Sickness takes us aside and sets us alone with God. We are taken into his private chamber, and there he converses with us face to face. The world is afar off, our relish for it is gone, and we are alone with Him. Many are the words of grace and truth which he then speaks to us. All our former props are struck away, and now we must lean on God alone. The things of earth are felt to be vanity. Man’s sympathy deserts us. We are cast wholly upon God, that we may learn that his praise and his sympathy are enough.
There is something in sickness that lowers the pride of manhood, that softens the heart, and brings it back to the feelings of infancy. Who that has languished, even in advanced life, in sickness, but has thought of the mother who watched over his childhood, who smoothed his pillow, and administered to his helplessness? When a man is laboring under the pain of any distemper, it is then that he recollects there is a God, and that he himself is but a man. No mortal is then the object of his envy, his admiration, or his contempt, and, having no malice to gratify, the tales of slander excite him not. But it unveils to him his own heart. It shows him the need there is for sympathy and love between man and man. Thus disease, opening our eyes to the realities of life, is an indirect blessing. One who has never known a day’s illness is lacking in one department, at least, of moral culture. He has lost the greatest lesson of his life; he has missed the finest lecture in that great school of humanity, the sick chamber.
Disease generally begins that equality which death completes. The distinctions which set one man so much above another are very little perceived in the gloom of a sick chamber, where it will be vain to expect entertainment from the gay or instruction from the wise; where all human glory is obliterated, the wit is clouded, the reasoner perplexed, and the hero subdued; where the highest and brightest of mortal beings finds nothing of real worth left him but the consciousness of innocence.
Sickness brings a share of blessings with it. What stores of human love and sympathy it reveals! What constant, affectionate care is ours! what kindly greetings from friends and associates! This very loosening of our hold upon life calls out such wealth of human sympathy that life seems richer than before. Then, it teaches humility. Our absence is scarcely noticed. From the noisy, wrestling world we are separated completely; yet our place is filled, and all moves on without us. So we learn that when at last we shall sink forever beneath the waves of the sea of life, there will be but one ripple, and the current will move steadily on.
It is on the bed of sickness that we fully realize the value of good health. The first wealth is health. Sickness is poor-spirited, and can not serve any one; but health is one of the greatest blessings we are capable of enjoying. Money can not buy it; therefore, value it, and be thankful for it. Health is above all gold and treasure. It enlarges the soul, and opens all its powers to receive instruction and to relish virtue. He that has health has but little more to wish for; and he that has it not, in the want of it wants every thing. It is beyond price, since it is by health that money is procured. Thousands, and even millions, are small recompense for the loss of health. Poverty is, indeed, an evil from which we naturally fly; but let us not run from one enemy to one still more implacable, which is assuredly the lot of those who exchange poverty for sickness, though accompanied by wealth.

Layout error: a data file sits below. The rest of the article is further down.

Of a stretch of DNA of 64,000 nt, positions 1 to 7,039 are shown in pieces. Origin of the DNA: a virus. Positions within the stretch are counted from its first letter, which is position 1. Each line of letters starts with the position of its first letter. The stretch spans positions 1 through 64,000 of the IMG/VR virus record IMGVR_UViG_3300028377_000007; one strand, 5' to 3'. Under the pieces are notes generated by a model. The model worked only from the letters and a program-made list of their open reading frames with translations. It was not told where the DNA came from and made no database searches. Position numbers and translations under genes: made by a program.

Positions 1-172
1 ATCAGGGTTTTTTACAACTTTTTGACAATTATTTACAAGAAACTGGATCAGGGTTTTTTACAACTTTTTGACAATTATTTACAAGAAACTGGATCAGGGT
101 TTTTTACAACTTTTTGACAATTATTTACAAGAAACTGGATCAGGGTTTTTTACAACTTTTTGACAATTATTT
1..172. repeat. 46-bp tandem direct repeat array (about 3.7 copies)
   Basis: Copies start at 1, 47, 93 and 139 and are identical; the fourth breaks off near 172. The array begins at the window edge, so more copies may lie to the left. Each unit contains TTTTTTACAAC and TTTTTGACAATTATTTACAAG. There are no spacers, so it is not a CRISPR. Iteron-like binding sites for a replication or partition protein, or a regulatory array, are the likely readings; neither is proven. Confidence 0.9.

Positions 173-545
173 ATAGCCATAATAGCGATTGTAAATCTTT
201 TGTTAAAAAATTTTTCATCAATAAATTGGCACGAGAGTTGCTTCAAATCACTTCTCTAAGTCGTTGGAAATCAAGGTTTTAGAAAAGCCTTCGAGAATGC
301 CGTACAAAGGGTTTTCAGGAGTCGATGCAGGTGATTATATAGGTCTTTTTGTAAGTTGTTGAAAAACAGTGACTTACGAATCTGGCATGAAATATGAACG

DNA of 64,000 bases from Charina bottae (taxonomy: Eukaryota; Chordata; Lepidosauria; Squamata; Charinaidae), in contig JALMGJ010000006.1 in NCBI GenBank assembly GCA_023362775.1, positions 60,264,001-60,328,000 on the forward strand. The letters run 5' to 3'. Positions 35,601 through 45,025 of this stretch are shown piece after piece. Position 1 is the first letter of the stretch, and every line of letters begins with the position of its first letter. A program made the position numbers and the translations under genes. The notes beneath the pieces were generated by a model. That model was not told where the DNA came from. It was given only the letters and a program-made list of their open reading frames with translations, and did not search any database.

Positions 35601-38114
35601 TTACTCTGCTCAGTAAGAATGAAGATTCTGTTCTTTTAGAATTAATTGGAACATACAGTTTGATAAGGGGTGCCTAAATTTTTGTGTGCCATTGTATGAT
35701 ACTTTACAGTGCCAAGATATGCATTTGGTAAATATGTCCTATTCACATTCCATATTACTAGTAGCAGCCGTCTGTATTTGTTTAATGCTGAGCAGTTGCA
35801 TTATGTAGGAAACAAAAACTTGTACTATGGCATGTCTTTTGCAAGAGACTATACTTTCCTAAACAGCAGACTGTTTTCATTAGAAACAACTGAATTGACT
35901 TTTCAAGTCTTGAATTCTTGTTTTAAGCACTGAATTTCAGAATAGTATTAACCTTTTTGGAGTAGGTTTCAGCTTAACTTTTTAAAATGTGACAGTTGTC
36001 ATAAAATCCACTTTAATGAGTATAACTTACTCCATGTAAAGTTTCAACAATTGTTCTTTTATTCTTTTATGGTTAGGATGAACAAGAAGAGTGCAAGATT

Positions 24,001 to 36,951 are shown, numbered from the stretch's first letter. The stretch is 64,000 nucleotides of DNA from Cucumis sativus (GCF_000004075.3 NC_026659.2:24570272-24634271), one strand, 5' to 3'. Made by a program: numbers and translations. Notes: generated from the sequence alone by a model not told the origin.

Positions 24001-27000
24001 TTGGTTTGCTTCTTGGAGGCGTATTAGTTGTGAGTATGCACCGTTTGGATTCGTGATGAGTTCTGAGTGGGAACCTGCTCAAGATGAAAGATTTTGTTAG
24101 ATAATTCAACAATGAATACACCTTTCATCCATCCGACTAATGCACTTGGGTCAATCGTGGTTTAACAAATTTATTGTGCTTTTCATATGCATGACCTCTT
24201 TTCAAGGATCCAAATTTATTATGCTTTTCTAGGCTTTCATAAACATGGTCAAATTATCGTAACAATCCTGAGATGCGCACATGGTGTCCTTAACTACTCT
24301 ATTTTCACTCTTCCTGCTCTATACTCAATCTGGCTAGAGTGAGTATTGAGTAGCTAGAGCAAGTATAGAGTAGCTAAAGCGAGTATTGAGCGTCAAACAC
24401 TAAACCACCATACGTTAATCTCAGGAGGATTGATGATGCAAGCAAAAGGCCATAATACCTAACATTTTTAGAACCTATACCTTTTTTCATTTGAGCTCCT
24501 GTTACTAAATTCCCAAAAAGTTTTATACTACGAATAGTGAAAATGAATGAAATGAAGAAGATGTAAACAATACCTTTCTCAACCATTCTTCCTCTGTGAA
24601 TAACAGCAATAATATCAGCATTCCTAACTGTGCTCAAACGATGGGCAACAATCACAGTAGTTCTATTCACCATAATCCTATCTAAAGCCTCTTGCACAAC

In no situation and under no circumstances does human character appear to better advantage than when watching by the side of sickness. The helplessness and weakness of the sick chamber makes a most effective appeal to the charity and natural kindness inherent in the hearts of all, even of the most degraded. Thus it appears that sickness is not only of discipline to the sick one, but it serves also, to bring to a more perfect growth the flowers of charity and kindness in the hearts of those who care for the sick one.
It is on the sick-bed that the heart learns most completely the value of self-examination. Life passes before the sick one as a gliding panorama. How strong are the resolutions formed for future guidance! And only God and the angels know how many lives have been turned from evil courses to the right, have been snatched as brands from the burning, who can date their progress in the good and true modes of living from some bed of sickness. Then, let us be patient in sickness. Let us turn it to account in the bettering of our hearts, and thus may we reap from seeming evil what will conduce in no small degree to our ultimate happiness.
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